The two half-shell shaped or trough-shaped body sections 49 of the operating elements 23 form a tunnel-like receiving space. A guide sleeve 39 (FIG. 13) for a machining instrument (not shown), in particular in the form of a cutter, is introduced between the latching arms 43 into this receiving space. The guide sleeve 39 is provided on one side with a pair of guide grooves 73 with which guide elements (not shown) formed both at the inner side of the upper operating element 23 and on the inner side of the lower operating element 23 are associated.
The cutter sleeve 39 is held movably by this guidance on the introduction into the receiving space formed by the two operating elements 23 only along a machining axis pre-determined by the guidance relative to the respective operating element 23 and is held immovably at the operating element 23 perpendicular to this machining axis. The direction of the machining axis can, but does not have to, coincide with the AP direction. It is rather preferred for the machining axis pre-determined by the guidance to include a machining angle with the AP direction which corresponds to the angle of inclination of the trial plates 17 or of the implant plates 11. Since this machining angle is comparatively small, the machining axis also still extends approximately in the AP direction in this case.
A clearly set height of the central axis of a passage bore 71 provided for the cutter relative to the fork section 21, and thus to the respective body of the vertebra is predetermined by the guidance of the cutting sleeve 39 perpendicular to the machining axis, in particular therefore approximately in the traction direction or spreading apart direction.
The machining of the respective surface of the body of the vertebra by means of the cutter guided through the bore 71 thus takes place at a height clearly pre-determined by the traction. The machining depth is set by the depth gages 27 previously set to the reference position, said depth gages in turn being matched to a reference for the introduction depth of the sleeve 39 or of the cutter. The operating elements 23 or the sleeve 39 can have end abutments for the cutter.
All parameters of the machining of the bodies of the vertebra are thus already fixed before the introduction of the cutter into the guide sleeve 39, which substantially simplifies the preparation of the surfaces of the bodies of the vertebra for the surgeon.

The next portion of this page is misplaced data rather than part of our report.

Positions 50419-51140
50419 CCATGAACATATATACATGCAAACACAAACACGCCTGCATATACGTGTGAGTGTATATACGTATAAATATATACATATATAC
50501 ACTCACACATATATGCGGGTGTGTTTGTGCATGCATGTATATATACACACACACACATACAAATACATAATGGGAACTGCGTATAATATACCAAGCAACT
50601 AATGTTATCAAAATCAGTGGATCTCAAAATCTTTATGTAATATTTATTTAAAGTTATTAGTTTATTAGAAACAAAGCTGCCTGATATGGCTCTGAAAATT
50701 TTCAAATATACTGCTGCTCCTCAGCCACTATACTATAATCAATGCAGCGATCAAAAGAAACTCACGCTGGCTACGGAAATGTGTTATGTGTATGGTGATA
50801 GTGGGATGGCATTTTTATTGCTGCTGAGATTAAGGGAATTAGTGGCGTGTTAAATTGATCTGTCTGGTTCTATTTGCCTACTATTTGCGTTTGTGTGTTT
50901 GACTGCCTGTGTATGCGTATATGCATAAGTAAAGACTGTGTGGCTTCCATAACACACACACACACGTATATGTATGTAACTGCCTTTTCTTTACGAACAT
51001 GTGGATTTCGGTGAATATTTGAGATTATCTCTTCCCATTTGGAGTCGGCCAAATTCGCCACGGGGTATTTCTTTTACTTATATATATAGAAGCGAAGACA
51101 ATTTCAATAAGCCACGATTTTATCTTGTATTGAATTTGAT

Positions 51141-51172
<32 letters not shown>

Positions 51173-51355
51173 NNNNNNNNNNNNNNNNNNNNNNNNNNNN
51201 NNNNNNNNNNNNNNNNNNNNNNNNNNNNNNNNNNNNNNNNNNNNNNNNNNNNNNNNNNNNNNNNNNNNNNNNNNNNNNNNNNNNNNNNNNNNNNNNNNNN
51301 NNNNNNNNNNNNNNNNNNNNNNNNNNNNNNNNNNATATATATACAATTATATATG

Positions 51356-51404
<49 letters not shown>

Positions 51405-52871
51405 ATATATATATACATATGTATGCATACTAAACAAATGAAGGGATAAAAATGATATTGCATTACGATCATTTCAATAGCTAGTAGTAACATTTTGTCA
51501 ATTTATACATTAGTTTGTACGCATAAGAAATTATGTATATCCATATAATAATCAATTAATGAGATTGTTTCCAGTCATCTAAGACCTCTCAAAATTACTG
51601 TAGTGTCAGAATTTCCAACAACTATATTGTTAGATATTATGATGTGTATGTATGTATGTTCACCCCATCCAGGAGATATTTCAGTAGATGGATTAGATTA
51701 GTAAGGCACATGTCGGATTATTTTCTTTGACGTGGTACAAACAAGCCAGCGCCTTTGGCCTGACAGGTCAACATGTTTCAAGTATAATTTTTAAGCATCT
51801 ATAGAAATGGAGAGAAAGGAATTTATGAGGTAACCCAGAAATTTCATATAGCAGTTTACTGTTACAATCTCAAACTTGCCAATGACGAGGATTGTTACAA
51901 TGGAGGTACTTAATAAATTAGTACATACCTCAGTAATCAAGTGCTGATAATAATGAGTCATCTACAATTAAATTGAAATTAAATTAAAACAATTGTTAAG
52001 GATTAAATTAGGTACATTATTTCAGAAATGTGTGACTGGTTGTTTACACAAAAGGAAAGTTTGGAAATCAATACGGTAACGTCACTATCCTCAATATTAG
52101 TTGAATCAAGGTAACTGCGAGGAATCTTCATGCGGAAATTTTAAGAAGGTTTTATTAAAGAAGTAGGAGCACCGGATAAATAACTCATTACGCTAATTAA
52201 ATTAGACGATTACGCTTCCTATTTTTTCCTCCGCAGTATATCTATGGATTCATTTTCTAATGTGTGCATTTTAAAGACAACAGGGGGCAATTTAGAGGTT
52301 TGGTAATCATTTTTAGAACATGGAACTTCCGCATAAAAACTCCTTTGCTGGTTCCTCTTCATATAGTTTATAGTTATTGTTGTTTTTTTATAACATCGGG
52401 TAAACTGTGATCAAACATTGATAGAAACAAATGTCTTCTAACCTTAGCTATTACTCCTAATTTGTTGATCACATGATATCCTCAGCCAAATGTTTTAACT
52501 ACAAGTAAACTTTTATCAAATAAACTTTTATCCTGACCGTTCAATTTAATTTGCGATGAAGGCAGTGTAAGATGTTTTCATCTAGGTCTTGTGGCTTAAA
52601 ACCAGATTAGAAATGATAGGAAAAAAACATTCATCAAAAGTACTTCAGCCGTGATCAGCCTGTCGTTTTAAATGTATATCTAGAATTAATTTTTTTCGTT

In contrast to the depth gages 27 used in connection with the trial unit 15 (FIG. 5), the abutment plates 38 of the depth gages 27 used in connection with the machining unit 19 (FIG. 12) are each provided with a cut-out 75 for the cutter guided through the bore 71 of the guide sleeve 39.
To machine the other body of the vertebra subsequent to the preparation of the one surface of the body of the vertebra, the guide sleeve 39 only has to be pulled out of the receiving space, rotated about 180° around an axis extending in the AP direction and pushed onto the other operating element 23.
The machining of the bodies of the vertebra by means of the cutter guided by the sleeve 39 takes place at a spacing between the two operating elements 23 set with the help of the traction forceps. For this purpose, adapter elements (not shown) are provided which are pushed onto the jaws of the traction forceps to match the traction forceps to engagement regions (not shown) at the inner sides of the operating elements 23 formed in accordance with the adapter elements. The adapter elements are made in a self-latching manner in that they are provided with special undercuts which reliably prevent an accidental release of the traction forceps from the operating elements 23 in the state applied to the operating elements 23. Separate latching devices are hereby not necessary.
During the spreading apart procedure, the latching element 41 is pushed step-wise further between the operating elements 23. The straight longitudinal edges of the latching arms 43 disposed opposite the stepped vertical profiles 45 lie on the longitudinal edge sections 47 of the lower operating element 23, whereas the steps 46 formed at the upper operating element 23 cooperate with the stair sections 45 of the latching arms 43. Consequently, a traction height once achieved can be secured by a step-wise insertion of the latching element 41, i.e. the machining unit 19 can be latched in this position. As soon as the desired traction height determined in connection with the trial unit 15 (FIG. 5) and corresponding to the suitable trial body 63 (FIG. 6) has been reached and secured by means of the latching element 41, the traction forceps—including the adapter elements—can be removed. The tunnel formed by the operating elements 23 is now free to receive the guide sleeve 39.